For its reopening, one had to hit hard. Therefore, it is on fear, love, hope and doubt that the first exhibition of the Design Museum in London relied on. Quite a program.
London, from our correspondent
Done with the Thames banks. The Design Museum has moved and rejoined South Kensington, a few steps away from the Science Museum, the Natural History Museum or from major universities, like the Imperial College or the Royal College of Art. A chic and cultural neighborhood for this design institution opened in 1989, under the influence of the designer Terence Conran, founder of Habitat, and reopened on November 24 last year.
The new Museum—located in the former Commonwealth Institute, restored by the Dutch architect firm OMA and the London firms Allies and Morrison and Arup, for 83 million pounds (approx. 94 million euros) – is expecting to welcome more than 500,000 visitors. For its season opening, the temple of industrial products, fashion and architecture has given a fair share to makers with its new permanent exhibition Designer Maker User where 3D printers and Kano’s computer in kits mix with the first Apple computers and Vespas.
But it is with its first temporary exhibition Fear and Love that the museum wants to make an impression. “When the Design Museum opened in 1989, the first exhibition, Commerce and Culture, was about the value of industrial products” writes Justin McGuirk, chief curator of the museum, in the press release. “Three decades later, we now take that value for granted. Fear and Love goes further, and proposes that design is implicated in wider issues that reflect the state of the world.” Eleven artists, designers, architects or fashion professionals were invited to explore these themes and present their installations.
Rural life, urban life
The exhibition opens on the installation of the Rural Urban Framework, a non-lucrative architect firm that helps to consolidate rural Chinese communities transformed by mass migration towards cities. In a short documentary, the architects take us to Ulaanbaatar, capital of Mongolia, to meet nomad populations who are settling down.
Further on, the Colombian collaborative architect firm Arquitectura Expandida presents a reproduction of the building built for the purpose of this exhibition for Ojo al Sancocho, a collective that teaches youngsters to make films in Ciudad Bolivar. A collaborative construction in one of the poorest and most violent neighborhoods in Bogota that rural migrants seeking to flee conflicts between government and paramilitary groups have given birth to.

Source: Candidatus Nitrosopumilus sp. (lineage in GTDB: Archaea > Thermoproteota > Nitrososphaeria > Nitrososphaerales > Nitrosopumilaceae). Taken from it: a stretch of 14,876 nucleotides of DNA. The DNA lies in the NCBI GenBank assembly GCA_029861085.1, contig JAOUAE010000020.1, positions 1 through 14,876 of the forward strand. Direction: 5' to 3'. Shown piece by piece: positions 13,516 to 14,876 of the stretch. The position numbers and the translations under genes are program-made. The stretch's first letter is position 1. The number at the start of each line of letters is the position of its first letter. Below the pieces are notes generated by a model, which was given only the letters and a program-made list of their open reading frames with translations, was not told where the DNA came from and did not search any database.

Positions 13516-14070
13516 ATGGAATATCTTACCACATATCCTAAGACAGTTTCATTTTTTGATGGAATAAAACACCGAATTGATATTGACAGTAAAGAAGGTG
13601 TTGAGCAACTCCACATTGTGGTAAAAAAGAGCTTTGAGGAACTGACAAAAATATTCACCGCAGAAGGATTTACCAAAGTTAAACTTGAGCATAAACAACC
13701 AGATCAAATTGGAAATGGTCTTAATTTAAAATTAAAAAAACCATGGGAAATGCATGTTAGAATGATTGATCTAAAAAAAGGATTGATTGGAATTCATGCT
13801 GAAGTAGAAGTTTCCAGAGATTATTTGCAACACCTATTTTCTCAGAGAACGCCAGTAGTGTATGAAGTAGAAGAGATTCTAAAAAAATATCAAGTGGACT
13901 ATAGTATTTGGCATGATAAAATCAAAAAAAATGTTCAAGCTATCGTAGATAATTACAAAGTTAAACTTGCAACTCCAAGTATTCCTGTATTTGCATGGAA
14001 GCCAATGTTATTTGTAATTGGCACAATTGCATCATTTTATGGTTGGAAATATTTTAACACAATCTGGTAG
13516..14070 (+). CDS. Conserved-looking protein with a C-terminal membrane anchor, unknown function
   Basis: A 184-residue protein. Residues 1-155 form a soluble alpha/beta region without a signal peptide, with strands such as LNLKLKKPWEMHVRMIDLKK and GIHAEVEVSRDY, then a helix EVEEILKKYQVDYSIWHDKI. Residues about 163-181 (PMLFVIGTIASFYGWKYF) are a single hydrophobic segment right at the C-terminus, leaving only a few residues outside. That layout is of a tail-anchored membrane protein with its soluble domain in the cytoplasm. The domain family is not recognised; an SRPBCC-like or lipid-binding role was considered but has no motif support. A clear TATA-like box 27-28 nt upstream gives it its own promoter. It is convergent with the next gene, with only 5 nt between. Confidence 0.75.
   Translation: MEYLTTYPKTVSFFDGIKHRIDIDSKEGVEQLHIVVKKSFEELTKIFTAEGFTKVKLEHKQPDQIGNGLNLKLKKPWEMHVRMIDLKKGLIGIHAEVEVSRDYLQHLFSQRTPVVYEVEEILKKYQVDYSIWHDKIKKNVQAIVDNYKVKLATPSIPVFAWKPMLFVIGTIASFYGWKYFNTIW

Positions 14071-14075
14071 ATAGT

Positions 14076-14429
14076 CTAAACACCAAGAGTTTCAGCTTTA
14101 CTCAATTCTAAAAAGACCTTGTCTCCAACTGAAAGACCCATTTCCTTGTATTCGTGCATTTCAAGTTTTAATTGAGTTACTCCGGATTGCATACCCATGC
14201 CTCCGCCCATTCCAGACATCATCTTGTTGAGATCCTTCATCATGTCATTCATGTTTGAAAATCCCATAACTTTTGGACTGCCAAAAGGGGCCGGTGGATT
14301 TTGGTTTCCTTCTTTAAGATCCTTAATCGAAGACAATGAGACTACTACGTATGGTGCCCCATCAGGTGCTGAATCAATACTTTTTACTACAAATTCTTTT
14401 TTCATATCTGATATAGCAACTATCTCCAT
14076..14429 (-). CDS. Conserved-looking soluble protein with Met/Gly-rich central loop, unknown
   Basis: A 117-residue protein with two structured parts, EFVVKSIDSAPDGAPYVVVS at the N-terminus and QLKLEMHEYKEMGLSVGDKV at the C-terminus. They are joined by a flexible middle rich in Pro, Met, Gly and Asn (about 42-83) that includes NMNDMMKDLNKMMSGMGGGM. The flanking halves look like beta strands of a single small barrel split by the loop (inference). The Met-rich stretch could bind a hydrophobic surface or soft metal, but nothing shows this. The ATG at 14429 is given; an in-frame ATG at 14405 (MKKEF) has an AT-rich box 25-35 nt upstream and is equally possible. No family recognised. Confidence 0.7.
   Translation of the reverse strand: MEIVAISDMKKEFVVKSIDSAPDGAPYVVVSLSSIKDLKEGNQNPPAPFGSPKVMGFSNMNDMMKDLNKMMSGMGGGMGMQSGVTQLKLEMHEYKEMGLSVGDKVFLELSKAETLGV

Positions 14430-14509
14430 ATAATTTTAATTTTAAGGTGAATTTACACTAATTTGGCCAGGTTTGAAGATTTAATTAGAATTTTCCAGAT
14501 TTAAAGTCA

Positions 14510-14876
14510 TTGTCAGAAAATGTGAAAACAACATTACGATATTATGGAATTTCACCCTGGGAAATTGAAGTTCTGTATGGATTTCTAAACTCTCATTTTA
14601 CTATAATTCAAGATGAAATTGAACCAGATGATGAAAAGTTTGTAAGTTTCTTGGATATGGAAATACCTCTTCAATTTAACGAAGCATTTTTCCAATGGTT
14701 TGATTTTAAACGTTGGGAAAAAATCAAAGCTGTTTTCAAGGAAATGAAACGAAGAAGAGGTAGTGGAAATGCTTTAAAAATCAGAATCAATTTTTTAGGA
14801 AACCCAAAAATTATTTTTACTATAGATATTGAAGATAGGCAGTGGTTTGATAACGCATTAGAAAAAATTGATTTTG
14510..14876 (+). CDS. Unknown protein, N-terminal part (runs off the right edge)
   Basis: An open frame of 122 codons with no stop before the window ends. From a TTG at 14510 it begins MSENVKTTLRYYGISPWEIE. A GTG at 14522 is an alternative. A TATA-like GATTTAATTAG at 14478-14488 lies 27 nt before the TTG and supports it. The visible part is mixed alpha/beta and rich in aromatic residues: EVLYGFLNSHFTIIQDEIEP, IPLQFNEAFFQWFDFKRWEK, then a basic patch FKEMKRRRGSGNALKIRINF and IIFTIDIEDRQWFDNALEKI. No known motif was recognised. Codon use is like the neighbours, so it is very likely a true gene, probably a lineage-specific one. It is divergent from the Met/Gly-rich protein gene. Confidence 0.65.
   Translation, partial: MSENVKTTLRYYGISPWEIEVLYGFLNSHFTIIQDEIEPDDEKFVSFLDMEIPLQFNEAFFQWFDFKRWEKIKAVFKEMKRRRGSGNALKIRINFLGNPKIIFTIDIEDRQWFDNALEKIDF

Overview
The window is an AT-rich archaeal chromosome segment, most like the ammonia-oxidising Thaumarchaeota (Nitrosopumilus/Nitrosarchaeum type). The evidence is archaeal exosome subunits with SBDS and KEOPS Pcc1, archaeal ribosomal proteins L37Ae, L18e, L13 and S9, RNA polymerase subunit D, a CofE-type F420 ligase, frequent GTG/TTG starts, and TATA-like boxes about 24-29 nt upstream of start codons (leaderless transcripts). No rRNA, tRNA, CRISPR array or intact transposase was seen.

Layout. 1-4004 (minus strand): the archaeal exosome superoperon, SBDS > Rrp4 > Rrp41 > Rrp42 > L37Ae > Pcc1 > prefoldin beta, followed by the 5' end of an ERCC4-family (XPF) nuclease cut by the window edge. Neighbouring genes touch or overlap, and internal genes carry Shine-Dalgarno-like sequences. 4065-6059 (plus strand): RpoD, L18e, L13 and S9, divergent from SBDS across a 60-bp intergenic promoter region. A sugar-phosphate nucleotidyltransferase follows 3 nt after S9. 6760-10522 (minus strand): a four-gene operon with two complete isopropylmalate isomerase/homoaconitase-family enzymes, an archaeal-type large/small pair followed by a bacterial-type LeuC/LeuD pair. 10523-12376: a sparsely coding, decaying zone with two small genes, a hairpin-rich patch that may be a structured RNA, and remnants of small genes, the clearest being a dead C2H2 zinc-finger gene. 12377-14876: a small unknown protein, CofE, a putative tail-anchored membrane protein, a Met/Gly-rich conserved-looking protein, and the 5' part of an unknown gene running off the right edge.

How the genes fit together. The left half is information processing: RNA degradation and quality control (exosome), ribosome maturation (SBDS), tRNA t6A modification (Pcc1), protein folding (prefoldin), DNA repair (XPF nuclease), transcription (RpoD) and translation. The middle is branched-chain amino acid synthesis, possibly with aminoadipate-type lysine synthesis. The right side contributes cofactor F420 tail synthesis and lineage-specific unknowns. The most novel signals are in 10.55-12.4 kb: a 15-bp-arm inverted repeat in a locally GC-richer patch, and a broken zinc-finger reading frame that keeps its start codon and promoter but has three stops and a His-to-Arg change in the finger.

Contrast between urban and rural lives, still, with Ma Ke, presented as one of the most influential designers in China. Successful stylist, she decided to abandon commercial fashion ten years ago to go back to craftsmanship. Now she can take up to several months to make her fashion pieces, in a ritual process of “seeding, harvesting, hand weaving, dyeing with plants and, finally, sewing by hand”.
Mimus, the robot that gets bored
But it is mainly through its reflection on technology that Fear and Love wins its public over. Star of the exhibition, Mimus, an industrial robot conceived to handle repetitive tasks within a production line. Under the inspiration of the American artist and researcher Madeline Gannon, from Atonaton studio, the robot is programed to spot the presence of spectators, play with them and get bored when its partner stands still.
As an answer to Ma Ke, the Chinese stylist, the artwork Fibre Market by the Dutch designer Christien Meindertsma, explores a new generation of machines capable of recycling textiles according to their colors and fabric types. A first allowing to imagine a more lasting future for fashion.
Ultimate favorite of the exhibition: Vespers, by Neri Oxman, director of Mediated Matter, a design research group within the MIT Medialab. 3D printed masks, with staggering accuracy, reactivation by the designer of the funerary masks that permitted to safeguard the deceased’s spirit in the Antiquity and protect his soul “in a kind of rebirth” says Mediated Matter. Oxman explores this tradition in the light of new technologies. The ability to print at the scale of nerve cells announces a future of biological objects to support, in order to feed on nutriments or balance our micro-organisms, for instance,” predicts the artist.
“Fear and Love”, until April 23, 2017, 12£ (13,50€), Design Museum, 224-238 Kensington High St, Kensington, London W8 6AG